9 March 2011

Movie Review: The Adjustment Bureau



B+

The Adjustment Bureau
2011, 106mins, 12
Director: George Nolfi
Writer (s): George Nolfi, Philip K. Dick (short story)
Cast includes: Matt Damon, Emily Blunt, Anthony Mackie, Terence Stamp, John Slattery
UK Release Date: 4th March 2011


The literary works of Philip K. Dick have allowed for some of cinema’s grandest triumphs, efforts like “Blade Runner” and “Minority Report” now considered indisputable sci-fi classics. Dick was a genius, combining thrilling storytelling with a deeper meaning beautifully, a skill that filmmakers have cherished for decades. “The Adjustment Bureau” is another victory for the now deceased author’s cinematic cannon, albeit a far more intimate and romantic interpretation of Dick’s writing than filmgoers are used to.

David Norris (Matt Damon) is an aspiring politician with a reckless streak, a facet in his personality that has slowed his journey up the country’s bureaucratic ranks. Following a particularly painful election defeat, David meets Elise (Emily Blunt), the two enjoying a tender moment before she is seemingly escorted out of his life for good. However a later chance encounter between the two further stimulates their connection, the first signs of love starting to flourish. However Elise and David’s newfound joy isn’t to the benefit of everyone, not least a group of smartly dressed shady types who call themselves The Adjustment Bureau. Ruled by The Chairman, the bureau sketch out every individual’s life plan, and ensure it is rigorously complied with. David and Elise aren’t meant to be together, and so the bureau intervenes, capturing David to explain their reasoning. However David isn’t convinced, fighting his supposed fate at every juncture, desperate to be with the woman he adores.

“The Adjustment Bureau” marks the directorial debut of George Nolfi, the screenwriter behind 2004’s excruciating “Ocean’s 12” and 2007’s impressive “The Bourne Ultimatum”. Nolfi proves terrifically adept from the vantage point of his director’s chair, combining a tremendously attractive visual aesthetic with a buoyant central storyline. “The Adjustment Bureau” isn’t the overblown chase feature promised in its trailers (that’s just the climactic 15 minutes), but rather a well rounded and superbly touching tale of love overcoming adversary. Of course coming from the mind of Phillip K. Dick it all comes wrapped in a dark science fiction sheen, but that can’t disguise the fact “The Adjustment Bureau” is first and foremost an epic romance.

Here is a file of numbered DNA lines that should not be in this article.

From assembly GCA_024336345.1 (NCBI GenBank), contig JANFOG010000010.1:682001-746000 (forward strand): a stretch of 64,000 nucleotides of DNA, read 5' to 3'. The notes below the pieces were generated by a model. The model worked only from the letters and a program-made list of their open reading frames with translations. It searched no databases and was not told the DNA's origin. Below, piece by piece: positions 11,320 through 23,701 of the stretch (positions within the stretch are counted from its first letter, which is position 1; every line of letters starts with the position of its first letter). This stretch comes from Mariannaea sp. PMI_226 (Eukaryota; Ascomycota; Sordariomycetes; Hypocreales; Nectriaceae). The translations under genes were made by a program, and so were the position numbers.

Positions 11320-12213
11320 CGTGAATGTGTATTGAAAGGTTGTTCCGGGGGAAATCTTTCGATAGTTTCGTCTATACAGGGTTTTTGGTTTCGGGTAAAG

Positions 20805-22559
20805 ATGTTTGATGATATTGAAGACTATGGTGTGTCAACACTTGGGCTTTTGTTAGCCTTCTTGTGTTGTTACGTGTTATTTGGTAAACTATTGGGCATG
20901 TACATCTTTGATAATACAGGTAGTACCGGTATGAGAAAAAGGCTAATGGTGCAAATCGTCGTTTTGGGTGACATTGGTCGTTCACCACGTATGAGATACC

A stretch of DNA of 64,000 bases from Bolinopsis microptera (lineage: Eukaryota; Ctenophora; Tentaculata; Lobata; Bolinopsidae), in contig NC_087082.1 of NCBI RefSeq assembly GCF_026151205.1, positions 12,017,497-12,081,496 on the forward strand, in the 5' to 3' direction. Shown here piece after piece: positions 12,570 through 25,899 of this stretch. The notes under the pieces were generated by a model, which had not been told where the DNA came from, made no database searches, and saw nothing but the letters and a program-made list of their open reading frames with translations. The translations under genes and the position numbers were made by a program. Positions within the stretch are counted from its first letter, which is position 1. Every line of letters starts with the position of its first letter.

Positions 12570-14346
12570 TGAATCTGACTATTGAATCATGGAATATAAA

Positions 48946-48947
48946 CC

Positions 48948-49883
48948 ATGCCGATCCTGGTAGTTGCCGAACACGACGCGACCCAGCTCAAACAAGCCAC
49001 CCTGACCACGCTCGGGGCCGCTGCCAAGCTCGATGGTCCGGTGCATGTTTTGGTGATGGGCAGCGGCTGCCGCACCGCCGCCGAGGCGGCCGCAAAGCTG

Damon and Blunt convince as kindred spirits, both actors bringing sexually charged charm as well as a committed intensity. Damon anchors the picture effectively as a man frantically searching for happiness, finding it in the form of Blunt’s hugely engaging Elise. Nolfi ensures that viewers come to fully empathize with the central pair’s conundrum, bringing up questions about the importance of free will and destiny in the process. “The Adjustment Bureau” also boasts a fine supporting cast, including a sinister Terence Stamp and conflicted Anthony Mackie, but it’s really dependant on its two leads, Damon and Blunt never disappointing during their lively turns.

Due to the well realized emotional content “The Adjustment Bureau” is fairly gripping for the majority of its runtime, which feels stretched at 106 minutes. By its finale the production starts to feel a little repetitive, even though the berserk conclusion does exude an adrenaline pumping aroma. The organic relationship between Damon and Blunt is the movie’s greatest asset, although its allusions to religion and the importance of personal choice make for a close second. “The Adjustment Bureau” definitely isn’t short on ideas, Nolfi pumping refreshing dosages of heart and intelligence into the project.

It’s unlikely “The Adjustment Bureau” will ever be considered as potent a diversion as some of the more celebrated Dick adaptations, but it’s a well told and professionally executed affair none the less. The movie operates slickly as a mysterious thriller, but leaves a much stronger mark during the affectionately depicted moments of enchantment between Blunt and Damon. It’s a consistently engrossing watch.

A Review by Daniel Kelly, 2011

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